Cannabis Plant Anatomy: Nodes And Internodes
The importance of knowing how to read the signs your cannabis plants are sending you the grower is invaluable. We focus on nodes and internodes to assist you interpreting those marijuana messages.
In the wild, the cannabis lifecycle begins when a seed germinates and begins to burrow into the soil with a root. A stem will develop, and a sprout with a pair of leaves will emerge. During the seedling stage, the baby plant is literally finding its feet. Only as the infant plant begins to transition to vegetative growth does the cannabis grower begins to notice nodes and internode spacing. More so, as the vegetative stage progresses.
In ordinary decent grower terms, nodes are the intersection or joint between branches and the main stem or between a branch and new secondary shoots. While an internode is simply the gap between nodes. So far so simple. However, thoroughly understanding the nodes and internodes and knowing what to look for can be enormously advantageous to the cannabis grower.
WHAT CAN NODES AND INTERNODES TELL THE GROWER?
INDICA VS SATIVA
Indica cannabis plants are characterised by their short stature and densely branching structure. This is because they develop more nodes with tight internode spacing. In contrast, sativa cannabis plants are far taller and less branchy. Stretching is common to sativa varieties. Typically, plants develop fewer nodes with large internodal spaces between sets of branches. Of course, hybrids will exhibit a mix of both indica and sativa traits. Some will lean towards the indica side, others to the sativa side.
DETERMINE PLANT SEX
Usually, after weeks 3-6 of vegetative growth, cannabis plants will begin to display pre-flowers. For the grower with a keen eye and knows what to look for, this is invaluable information – especially if you happen to be cropping regular seeds with the potential for 50% males.
Pre-flowers emerge from the nodes of both male and female cannabis plants. Close eye-ball inspection of the higher nodes close to the top of the main stem is the easiest way to identify emerging pre-flowers. Essentially, you are looking for two very fine white hairs protruding from a tiny growth on the node. These hairs are really pistils emerging from a calyx just like what happens later in bloom with the flowers.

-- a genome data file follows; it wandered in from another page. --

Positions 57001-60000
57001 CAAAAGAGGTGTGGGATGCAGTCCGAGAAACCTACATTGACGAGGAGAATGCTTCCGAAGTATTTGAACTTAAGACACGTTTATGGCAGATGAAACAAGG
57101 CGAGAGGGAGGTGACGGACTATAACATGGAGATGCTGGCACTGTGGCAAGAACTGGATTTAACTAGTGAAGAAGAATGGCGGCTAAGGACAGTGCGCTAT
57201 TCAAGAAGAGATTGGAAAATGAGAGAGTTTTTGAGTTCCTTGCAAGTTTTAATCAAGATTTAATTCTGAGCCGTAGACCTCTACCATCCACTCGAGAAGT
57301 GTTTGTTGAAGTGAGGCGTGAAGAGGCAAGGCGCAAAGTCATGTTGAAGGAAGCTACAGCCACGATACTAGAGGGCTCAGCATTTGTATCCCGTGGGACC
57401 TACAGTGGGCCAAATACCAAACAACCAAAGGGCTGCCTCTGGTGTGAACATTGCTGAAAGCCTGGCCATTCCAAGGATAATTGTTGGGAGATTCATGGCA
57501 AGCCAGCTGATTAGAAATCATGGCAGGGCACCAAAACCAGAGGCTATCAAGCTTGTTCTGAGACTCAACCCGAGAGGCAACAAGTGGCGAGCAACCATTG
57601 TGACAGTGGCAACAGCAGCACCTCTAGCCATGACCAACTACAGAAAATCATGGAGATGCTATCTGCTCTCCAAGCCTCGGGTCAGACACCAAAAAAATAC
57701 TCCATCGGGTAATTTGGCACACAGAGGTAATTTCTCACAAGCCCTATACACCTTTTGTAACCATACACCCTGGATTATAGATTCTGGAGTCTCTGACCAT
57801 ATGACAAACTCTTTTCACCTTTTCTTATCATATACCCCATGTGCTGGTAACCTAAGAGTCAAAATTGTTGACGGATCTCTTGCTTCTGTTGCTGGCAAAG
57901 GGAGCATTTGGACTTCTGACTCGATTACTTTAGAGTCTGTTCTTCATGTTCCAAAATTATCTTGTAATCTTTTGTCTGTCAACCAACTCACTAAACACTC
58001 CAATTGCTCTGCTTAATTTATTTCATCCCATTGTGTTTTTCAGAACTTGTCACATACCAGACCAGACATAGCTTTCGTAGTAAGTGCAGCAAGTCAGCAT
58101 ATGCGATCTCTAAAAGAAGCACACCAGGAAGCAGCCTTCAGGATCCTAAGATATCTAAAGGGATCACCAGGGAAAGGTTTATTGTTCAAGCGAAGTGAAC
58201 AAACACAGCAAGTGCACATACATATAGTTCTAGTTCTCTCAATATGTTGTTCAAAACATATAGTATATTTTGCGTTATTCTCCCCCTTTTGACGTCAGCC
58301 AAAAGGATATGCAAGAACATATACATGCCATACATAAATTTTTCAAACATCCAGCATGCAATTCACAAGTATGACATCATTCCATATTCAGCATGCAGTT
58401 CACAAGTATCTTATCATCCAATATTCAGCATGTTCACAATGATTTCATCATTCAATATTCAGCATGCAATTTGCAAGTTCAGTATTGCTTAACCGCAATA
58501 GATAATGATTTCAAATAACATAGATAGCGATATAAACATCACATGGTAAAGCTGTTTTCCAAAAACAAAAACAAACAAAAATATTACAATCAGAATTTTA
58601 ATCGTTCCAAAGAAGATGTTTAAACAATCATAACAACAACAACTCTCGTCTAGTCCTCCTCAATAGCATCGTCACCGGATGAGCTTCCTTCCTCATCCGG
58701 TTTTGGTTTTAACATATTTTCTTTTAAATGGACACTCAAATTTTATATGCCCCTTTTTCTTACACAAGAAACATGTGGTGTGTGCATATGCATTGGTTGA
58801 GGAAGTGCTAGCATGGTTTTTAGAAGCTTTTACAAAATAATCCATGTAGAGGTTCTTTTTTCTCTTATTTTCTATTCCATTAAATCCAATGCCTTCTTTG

On the other hand, if you see a bump that resembles a cluster of grapes, this is a red flag for a male in the grow-op. Moreover, in rare cases or if the plants have been stressed, some may display both male and female pre-flowers. Intersex plants are commonly referred to as “hermies” by growers, short for hermaphrodite. Just like males, they too must be removed to ensure a pure sinsemilla harvest. The diligent grower regularly checks for growth on the nodes even if he/she is cultivating from feminized seeds, just in case.
TEMPERATURE AND LIGHT
Stretchy growth and large internodal spacing are not always due to genetics. Wide temperature fluctuations and lights either too weak or too far away from plants can cause plant stretching. Cold nights and hot days will induce stretchy growth. To keep internode spacing to a minimum and avoid branches snapping later it’s critical to maintain consistent environmental control of the grow-op. Outdoors, this is more challenging, and plants may need to be taken inside at night if temperatures plummet.
APPLYING YOUR KNOWLEDGE
TRIMMING AND PRUNING
In order to prune for yield or trim plants for a tidy, you need to make the right cuts in the right places at the right time. A clean cut is one made close to the node with a sterile scissors. The the most common pruning techniques to increase yield are Topping and Fimming; make sure you apply these high yield pruning practices during vegetative growth. During bloom, trimming should be kept to a minimum to avoid stressing plants.
Both the Topping and Fimming methods involve removing a portion of the apical bud or main stem. Topping is a clean cut made to the tip, entirely removing it. Fimming is not so clean and tidy, and pinching is probably more appropriate than using a scissors. Simply pinch off 75% of the main growing tip between your fingers. Whichever method you choose to apply, the number of colas will be increased as the shoots emerging from the nodes below the cut will become the new main colas.
Taking a cutting or cloning your marijuana is the best way to preserve winning grow-op genetics. Generally, the oldest most mature branches make for the most successful clones. These are to be found closer to the bottom of the plant rather than the top. Plants grow up so that the newest freshest tips are towards the top and rarely root well when clipped for clones.